• i. accurate documentation of pertinent data


3
. Include mechanisms to evaluate program effectiveness in preventing pressure ulcers.

R E F E R E N C E S
• Ayello EA. Preventing pressure ulcers and skin tears. In Mezey M, Fulmer T, Abraham I, Zwicker DA (editors). Geriatric nursing protocols for best practice. 2nd ed. New York: Springer Publishing Company, Inc. 2003. p 165-84.
• Ayello EA, Braden B. How and why to do pressure ulcer risk assessment. Adv Skin Wound Care. 2002 15(3): 125-131.
• Baharestani MM, Ratliff C and the National Pressure Ulcer Advisory Panel. Neonatal and pediatric pressure ulcers: an NPUAP white paper. Adv Skin Wound Care. 2007
• Black JM. Preventing heel pressure ulcers. Nursing 2004 Nov 34(11): 17
• Braden BJ, Makelbust J. Preventing pressure ulcers with the Braden scale: an update on this easy-to-use tool that assesses a patient’s risk. Am J Nurs 105(6): 70-2.
• Brienza DM, Geyer MJ. Using support surfaces to manage tissue integrity. Adv Skin Wound Care. 2005 18(3): 151-7.
• Cullum N, Deeks J, Sheldon TA, Song F, Fletcher AW. Cochrane Review. Beds, Mattresses and Cushions for Pressure Sore Prevention and Treatment. In: The Cochrane Library, 2000. Issue 3.
• Posthauer, ME. Hydration: an essential nutrient. Adv Skin Wound Care. 2005 18(1): 32-3.
• Posthauer, ME, Jordan, RS, Sylvia, C. & National Pressure Ulcer Advisory Panel. Support Surface Initiative: Terms and Definitions and Patient Care. Adv Skin Wound Care, Nov 2006 19 (9): 487-9
• The National Pressure Ulcer Advisory Panel’s Summary of the AHCPR Clinical Practice Guideline, Pressure Ulcers in Adults: Prediction and Prevention (AHCPR Publication No. 92-0047. Rockville, MD: May 1992). © 1993 NPUAP
• Wound Ostomy and Continence Nurses Society. (2003) Guideline for Prevention and Management of Pressure Ulcers. Glenview: IL. WOCN.

AD D I T I O NA L R E F E R E N C E S
• Ankrom MA. Bennett RG. Sprigle S. Langemo D. Black JM. Berlowitz DR. Lyder CH. National Pressure Ulcer Advisory Panel. Pressure-related deep tissue injury under intact skin
and the current pressure ulcer staging systems. Adv Skin Wound Care. 2005 Jan-Feb 18 (1): 35-42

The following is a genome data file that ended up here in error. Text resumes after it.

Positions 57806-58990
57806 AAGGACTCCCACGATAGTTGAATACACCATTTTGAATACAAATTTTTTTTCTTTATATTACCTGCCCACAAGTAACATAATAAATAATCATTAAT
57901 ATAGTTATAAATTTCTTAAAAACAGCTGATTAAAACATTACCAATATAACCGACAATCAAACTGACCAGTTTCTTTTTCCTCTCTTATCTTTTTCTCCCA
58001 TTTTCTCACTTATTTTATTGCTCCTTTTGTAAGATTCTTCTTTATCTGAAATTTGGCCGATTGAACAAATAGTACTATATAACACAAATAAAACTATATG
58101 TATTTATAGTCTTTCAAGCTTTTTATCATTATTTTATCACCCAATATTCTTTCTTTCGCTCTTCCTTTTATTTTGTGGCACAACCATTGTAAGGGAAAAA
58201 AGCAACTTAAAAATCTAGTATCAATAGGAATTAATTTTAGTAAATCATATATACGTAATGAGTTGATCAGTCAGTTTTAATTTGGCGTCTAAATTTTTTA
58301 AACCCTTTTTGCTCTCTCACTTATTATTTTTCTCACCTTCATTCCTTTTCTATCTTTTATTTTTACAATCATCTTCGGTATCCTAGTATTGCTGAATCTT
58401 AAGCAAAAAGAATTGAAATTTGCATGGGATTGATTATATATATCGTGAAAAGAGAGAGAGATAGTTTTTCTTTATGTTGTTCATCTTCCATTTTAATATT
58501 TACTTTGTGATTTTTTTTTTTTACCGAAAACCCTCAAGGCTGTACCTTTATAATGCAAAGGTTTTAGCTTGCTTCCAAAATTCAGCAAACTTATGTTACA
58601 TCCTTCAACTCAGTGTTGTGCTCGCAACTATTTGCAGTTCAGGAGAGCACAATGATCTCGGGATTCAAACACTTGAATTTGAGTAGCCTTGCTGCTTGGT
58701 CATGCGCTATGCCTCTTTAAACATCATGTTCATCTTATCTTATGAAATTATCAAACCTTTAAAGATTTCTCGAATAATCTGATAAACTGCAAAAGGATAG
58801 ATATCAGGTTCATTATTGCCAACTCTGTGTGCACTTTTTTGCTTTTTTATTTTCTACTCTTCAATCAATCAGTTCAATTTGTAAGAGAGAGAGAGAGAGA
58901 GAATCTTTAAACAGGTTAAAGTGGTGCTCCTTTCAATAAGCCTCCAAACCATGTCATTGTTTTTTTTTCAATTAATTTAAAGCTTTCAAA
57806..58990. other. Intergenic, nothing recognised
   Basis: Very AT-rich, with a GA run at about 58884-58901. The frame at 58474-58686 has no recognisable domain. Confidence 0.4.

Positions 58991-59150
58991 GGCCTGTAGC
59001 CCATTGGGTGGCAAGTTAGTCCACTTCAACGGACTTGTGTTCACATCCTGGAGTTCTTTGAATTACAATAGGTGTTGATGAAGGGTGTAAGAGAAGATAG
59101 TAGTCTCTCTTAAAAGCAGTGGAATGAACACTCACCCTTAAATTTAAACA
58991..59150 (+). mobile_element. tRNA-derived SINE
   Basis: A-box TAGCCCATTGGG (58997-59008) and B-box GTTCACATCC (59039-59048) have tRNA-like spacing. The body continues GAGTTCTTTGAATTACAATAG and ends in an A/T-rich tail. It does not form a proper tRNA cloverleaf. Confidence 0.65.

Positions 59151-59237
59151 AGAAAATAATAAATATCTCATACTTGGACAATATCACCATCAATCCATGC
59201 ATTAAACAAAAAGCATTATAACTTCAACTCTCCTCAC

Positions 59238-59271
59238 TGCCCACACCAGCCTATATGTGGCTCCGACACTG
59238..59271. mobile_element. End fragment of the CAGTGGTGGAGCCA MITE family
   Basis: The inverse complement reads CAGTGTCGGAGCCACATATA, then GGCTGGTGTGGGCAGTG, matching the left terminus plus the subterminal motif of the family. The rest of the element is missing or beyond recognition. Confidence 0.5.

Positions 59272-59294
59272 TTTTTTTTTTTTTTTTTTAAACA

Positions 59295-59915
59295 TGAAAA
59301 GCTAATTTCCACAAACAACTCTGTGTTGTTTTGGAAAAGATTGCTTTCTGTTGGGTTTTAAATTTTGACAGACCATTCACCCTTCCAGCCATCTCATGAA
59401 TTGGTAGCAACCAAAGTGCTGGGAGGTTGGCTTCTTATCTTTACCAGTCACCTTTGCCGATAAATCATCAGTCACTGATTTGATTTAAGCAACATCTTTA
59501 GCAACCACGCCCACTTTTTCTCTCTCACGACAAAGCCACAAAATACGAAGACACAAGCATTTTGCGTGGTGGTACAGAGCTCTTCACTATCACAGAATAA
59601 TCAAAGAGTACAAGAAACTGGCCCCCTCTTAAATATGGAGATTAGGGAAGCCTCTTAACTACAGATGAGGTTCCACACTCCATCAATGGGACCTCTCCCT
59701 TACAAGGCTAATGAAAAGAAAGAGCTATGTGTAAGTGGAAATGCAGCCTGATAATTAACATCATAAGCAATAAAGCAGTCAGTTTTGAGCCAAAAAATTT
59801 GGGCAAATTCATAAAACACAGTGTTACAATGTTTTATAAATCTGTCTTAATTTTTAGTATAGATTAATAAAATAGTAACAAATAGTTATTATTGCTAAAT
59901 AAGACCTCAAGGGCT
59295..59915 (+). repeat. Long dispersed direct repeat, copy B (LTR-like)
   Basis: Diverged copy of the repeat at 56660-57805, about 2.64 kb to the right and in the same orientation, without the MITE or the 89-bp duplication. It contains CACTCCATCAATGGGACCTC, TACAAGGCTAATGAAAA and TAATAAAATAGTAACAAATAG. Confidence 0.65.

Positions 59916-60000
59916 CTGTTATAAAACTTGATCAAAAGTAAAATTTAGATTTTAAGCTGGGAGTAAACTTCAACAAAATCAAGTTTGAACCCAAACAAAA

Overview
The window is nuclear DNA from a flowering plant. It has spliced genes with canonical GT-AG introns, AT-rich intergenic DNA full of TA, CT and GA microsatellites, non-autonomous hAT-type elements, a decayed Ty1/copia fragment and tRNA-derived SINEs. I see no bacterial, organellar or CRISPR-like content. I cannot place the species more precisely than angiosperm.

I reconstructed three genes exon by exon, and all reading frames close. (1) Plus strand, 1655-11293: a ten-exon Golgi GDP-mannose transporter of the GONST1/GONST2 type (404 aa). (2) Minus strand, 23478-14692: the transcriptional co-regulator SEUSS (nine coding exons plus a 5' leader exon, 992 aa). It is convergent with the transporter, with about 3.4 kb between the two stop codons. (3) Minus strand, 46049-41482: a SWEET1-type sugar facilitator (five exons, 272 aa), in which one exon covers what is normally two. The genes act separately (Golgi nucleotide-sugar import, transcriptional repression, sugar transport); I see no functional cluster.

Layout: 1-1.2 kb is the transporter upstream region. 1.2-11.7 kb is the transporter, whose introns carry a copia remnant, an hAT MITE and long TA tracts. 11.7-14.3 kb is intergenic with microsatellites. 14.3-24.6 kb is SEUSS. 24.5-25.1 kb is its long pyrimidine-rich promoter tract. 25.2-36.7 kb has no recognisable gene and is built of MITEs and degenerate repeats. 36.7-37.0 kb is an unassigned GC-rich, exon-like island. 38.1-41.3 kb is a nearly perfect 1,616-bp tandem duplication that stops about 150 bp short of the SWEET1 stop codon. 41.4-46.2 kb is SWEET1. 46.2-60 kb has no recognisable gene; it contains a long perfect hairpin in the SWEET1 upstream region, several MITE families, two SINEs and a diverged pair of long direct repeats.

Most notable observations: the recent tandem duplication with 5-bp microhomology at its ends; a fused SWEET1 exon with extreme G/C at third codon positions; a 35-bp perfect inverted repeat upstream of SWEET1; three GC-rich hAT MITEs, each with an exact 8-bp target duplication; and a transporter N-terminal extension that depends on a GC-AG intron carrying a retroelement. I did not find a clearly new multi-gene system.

• Berlowitz DR, Ratliff C, Cuddigan J, Rodeheaver GT; National Pressure Ulcer Advisory Panel.The PUSH Tool: A Survey to Determine Its Perceived Usefulness. Adv Skin Wound Care. 2005 Nov-Dec; 18(9): 480-483.
• Black JM and the National Pressure Ulcer Advisory Panel. Moving Toward Consensus on Deep Tissue Injury and Pressure Ulcer Staging. Adv Skin Wound Care. 2005 Oct; 18(8): 415-421.
• Cuddigan J. Frantz RA. Pressure ulcer research: pressure ulcer treatment. A monograph from the National Pressure Ulcer Advisory Panel. Adv Skin Wound Care. 1998 Oct 11(6): 294-300; quiz 30.
• Henderson CT, Ayello EA, Sussman C, Leiby DM, Bennett MA, Dungog EF, Sprigle S, Woodruff L Draft definition of stage I pressure ulcers: inclusion of persons with darkly pigmented skin. NPUAP Task Force on Stage I Definition and Darkly Pigmented Skin. Adv Skin Wound Care. 1997 Sept; 10(5): 16-9.
• National Pressure Ulcer Advisory Panel. Pressure ulcers in America: prevalence, incidence, and implications for the future. An executive summary of the National Pressure Ulcer Advisory Panel Monograph. Adv Skin Wound Care. 2001 Jul-Aug. 14(4): 208-15.
• National Pressure Ulcer Advisory Panel. Monograph Pressure Ulcers in America: Prevalence, Incidence, and Implications for the Future. April 1, 2001.
• National Pressure Ulcer Advisory Panel. Management of tissue load: An excerpt from the third NPUAP Slide Set. National Pressure Ulcer Advisory Panel. Adv Skin Wound Care. 1997 Oct. 10(6): 35-8.
• National Pressure Ulcer Advisory Panel. Monitoring Pressure Ulcer Healing: An Alternative to Reverse Staging. Proceedings of the National Pressure Ulcer Advisory Panel 5th National Conference. 1997. Adv Skin Wound Care. 1997 Sept. 10(5): 8-10.
• National Pressure Ulcer Advisory Panel. Description of NPUAP. National Pressure Ulcer Advisory Panel. Adv Skin Wound Care. Jul-Aug 8(4): suppl 93-5.
• National Pressure Ulcer Advisory Panel. Pressure ulcer prevalence, cost and risk assessment: consensus development conference statement—The National Pressure Ulcer Advisory Panel. Decubitus 1989 May 2(2): 24-8.
• Pieper B. Mechanical forces: pressure, shear and friction. In Acute and Chronic Wounds, R, Bryant and D Nix. Ed. 2007: 205-234.
• Thomas DR. Rodeheaver GT. Bartolucci AA. Franz RA. Sussman C. Ferrell BA. Cuddigan J. Stotts NA. Maklebust J. Pressure ulcer scale for healing: derivation and validation of
the PUSH tool. The PUSH Task Force. Adv Skin Wound Care. 1997 10(5): 96-101.
• Zanca JM, Brienza DM, Berlowitz D, Bennett RG, Lyder CH; National Pressure Ulcer Advisory Panel. Pressure ulcer research funding in America: creation and analysis of an online database. Adv Skin Wound Care. 2003 Jul-Aug; 16(4): 190-7.
• Zulkowski K, Langemo D, Posthauer ME; National Pressure Ulcer Advisory Panel. Coming to consensus on deep tissue injury. Adv Skin Wound Care. 2005 Jan-Feb; 18(1): 28-9.

National Pressure Ulcer Advisory Panel